One Saturday in October 2008, I followed the Kentucky Bourbon Trail to two distilleries: Buffalo Trace and Woodford Reserve.
Informative and entertaining tours, wonderful facilities, and delicious liquids.
But after returning, I realized that there were two questions I hadn't asked. (Or if someone had, the sweet mash may have dulled the memory.)
- What is the size of a bourbon barrel?
- Is there a legal volume requirement for the volume?
I asked Lew Bryson, editor for Malt Advocate Magazine, for help. He, in turn, asked Larry Kass of Heaven Hill Distillery, who asked Mike Veach, the 'answer guy' at the Filson Historical Society, a center for the study of the history and culture of the Ohio Valley.
Mike's full response is published at Lew's blog Seen Through a Glass. The short answer? Here's a visual clue:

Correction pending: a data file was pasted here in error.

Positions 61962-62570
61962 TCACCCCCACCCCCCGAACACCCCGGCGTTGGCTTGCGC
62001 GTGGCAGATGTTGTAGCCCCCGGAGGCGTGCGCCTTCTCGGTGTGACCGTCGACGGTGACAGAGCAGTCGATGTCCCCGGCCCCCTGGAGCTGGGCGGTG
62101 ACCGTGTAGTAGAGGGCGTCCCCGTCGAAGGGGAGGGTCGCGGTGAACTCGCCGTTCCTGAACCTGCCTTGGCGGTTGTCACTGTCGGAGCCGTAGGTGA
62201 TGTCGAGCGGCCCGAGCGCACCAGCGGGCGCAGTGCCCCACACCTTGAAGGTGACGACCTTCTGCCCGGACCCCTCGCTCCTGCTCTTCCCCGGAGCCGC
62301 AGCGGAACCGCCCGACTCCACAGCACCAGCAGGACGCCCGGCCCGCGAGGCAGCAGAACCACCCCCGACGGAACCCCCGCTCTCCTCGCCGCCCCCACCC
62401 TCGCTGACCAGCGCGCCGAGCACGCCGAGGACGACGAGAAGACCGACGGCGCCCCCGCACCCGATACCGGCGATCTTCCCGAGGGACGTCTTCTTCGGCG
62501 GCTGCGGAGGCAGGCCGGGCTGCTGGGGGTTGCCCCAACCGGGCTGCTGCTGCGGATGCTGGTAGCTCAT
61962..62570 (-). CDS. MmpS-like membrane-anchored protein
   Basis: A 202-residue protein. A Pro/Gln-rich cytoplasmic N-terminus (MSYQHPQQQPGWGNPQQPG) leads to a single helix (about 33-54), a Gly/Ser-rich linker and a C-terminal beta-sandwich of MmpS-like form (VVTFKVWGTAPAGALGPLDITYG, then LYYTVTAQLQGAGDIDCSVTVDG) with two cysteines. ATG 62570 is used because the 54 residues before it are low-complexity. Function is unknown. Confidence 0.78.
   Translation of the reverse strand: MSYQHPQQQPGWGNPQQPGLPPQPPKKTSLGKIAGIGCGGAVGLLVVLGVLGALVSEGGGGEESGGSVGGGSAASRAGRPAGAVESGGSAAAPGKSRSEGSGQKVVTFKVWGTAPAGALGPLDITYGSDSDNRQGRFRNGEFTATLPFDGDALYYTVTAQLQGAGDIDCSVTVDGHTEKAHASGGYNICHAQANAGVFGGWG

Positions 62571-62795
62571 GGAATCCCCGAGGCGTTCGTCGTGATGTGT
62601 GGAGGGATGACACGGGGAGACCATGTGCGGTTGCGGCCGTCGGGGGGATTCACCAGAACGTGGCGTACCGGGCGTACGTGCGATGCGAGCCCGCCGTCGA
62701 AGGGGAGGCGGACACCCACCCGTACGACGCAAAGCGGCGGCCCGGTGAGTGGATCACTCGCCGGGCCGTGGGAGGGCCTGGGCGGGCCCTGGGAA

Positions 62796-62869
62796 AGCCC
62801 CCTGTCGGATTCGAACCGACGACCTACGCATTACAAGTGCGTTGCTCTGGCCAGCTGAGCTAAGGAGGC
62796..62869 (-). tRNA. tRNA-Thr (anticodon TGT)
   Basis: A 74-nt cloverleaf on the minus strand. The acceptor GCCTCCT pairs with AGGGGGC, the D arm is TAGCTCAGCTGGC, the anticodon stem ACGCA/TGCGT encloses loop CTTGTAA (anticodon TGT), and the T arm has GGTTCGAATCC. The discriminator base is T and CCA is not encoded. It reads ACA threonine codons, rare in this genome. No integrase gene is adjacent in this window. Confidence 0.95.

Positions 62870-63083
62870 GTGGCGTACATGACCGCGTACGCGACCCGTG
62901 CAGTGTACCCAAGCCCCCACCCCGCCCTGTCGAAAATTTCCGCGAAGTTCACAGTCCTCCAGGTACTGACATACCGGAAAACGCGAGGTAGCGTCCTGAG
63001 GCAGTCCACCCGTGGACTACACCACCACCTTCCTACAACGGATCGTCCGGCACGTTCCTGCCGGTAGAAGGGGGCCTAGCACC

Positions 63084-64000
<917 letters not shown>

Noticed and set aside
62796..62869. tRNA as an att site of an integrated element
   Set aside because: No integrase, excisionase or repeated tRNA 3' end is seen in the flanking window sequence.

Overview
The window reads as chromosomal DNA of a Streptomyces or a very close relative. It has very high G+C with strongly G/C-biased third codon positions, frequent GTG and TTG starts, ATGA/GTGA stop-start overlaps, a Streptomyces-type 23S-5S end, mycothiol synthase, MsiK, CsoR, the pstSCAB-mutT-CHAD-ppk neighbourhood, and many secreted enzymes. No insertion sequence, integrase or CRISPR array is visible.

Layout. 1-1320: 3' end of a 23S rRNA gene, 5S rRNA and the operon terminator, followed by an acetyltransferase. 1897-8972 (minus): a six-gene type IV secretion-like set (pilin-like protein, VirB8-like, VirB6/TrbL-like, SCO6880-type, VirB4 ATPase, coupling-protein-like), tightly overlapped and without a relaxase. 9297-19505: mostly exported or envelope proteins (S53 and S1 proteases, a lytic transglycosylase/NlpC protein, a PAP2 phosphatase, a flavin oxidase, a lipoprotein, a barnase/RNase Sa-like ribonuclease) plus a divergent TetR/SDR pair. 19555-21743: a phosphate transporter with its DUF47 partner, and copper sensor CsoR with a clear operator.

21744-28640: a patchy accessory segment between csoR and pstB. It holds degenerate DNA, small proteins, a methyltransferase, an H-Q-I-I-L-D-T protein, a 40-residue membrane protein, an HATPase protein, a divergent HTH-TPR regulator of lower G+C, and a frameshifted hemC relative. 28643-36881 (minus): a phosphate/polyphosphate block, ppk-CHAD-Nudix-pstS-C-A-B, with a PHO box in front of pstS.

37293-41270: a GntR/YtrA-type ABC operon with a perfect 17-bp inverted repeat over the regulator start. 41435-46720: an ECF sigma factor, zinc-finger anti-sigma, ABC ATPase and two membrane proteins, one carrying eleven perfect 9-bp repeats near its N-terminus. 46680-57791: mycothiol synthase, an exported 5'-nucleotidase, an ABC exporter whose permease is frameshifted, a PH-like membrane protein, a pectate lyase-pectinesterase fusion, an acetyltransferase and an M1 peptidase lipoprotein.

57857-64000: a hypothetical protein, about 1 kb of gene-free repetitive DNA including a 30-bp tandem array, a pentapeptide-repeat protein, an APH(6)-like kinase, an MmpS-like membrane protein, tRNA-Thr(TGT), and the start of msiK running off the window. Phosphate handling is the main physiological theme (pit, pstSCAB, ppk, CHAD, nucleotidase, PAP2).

Fifty-three gallons, give or take, seems to be the current industry standard. There is no federal legal standard.
In an email to me, Mike added:
The main thing determining the size of the barrel is the size of the warehouse ricks. If the barrels get too big or too small for the ricks then the whole system falls apart and the distilleries would have to replace their warehouses.
The ricks are the wooden supports upon which the full barrels rest as they age. The rickhouse is the warehouse in which the barrels age.
Lew added an an update. In 1968, the U.S. Treasury Department rejected a request to set an official whiskey barrel volume. Imagine that. The government turned down the opportunity to regulate.
Photos from the tour.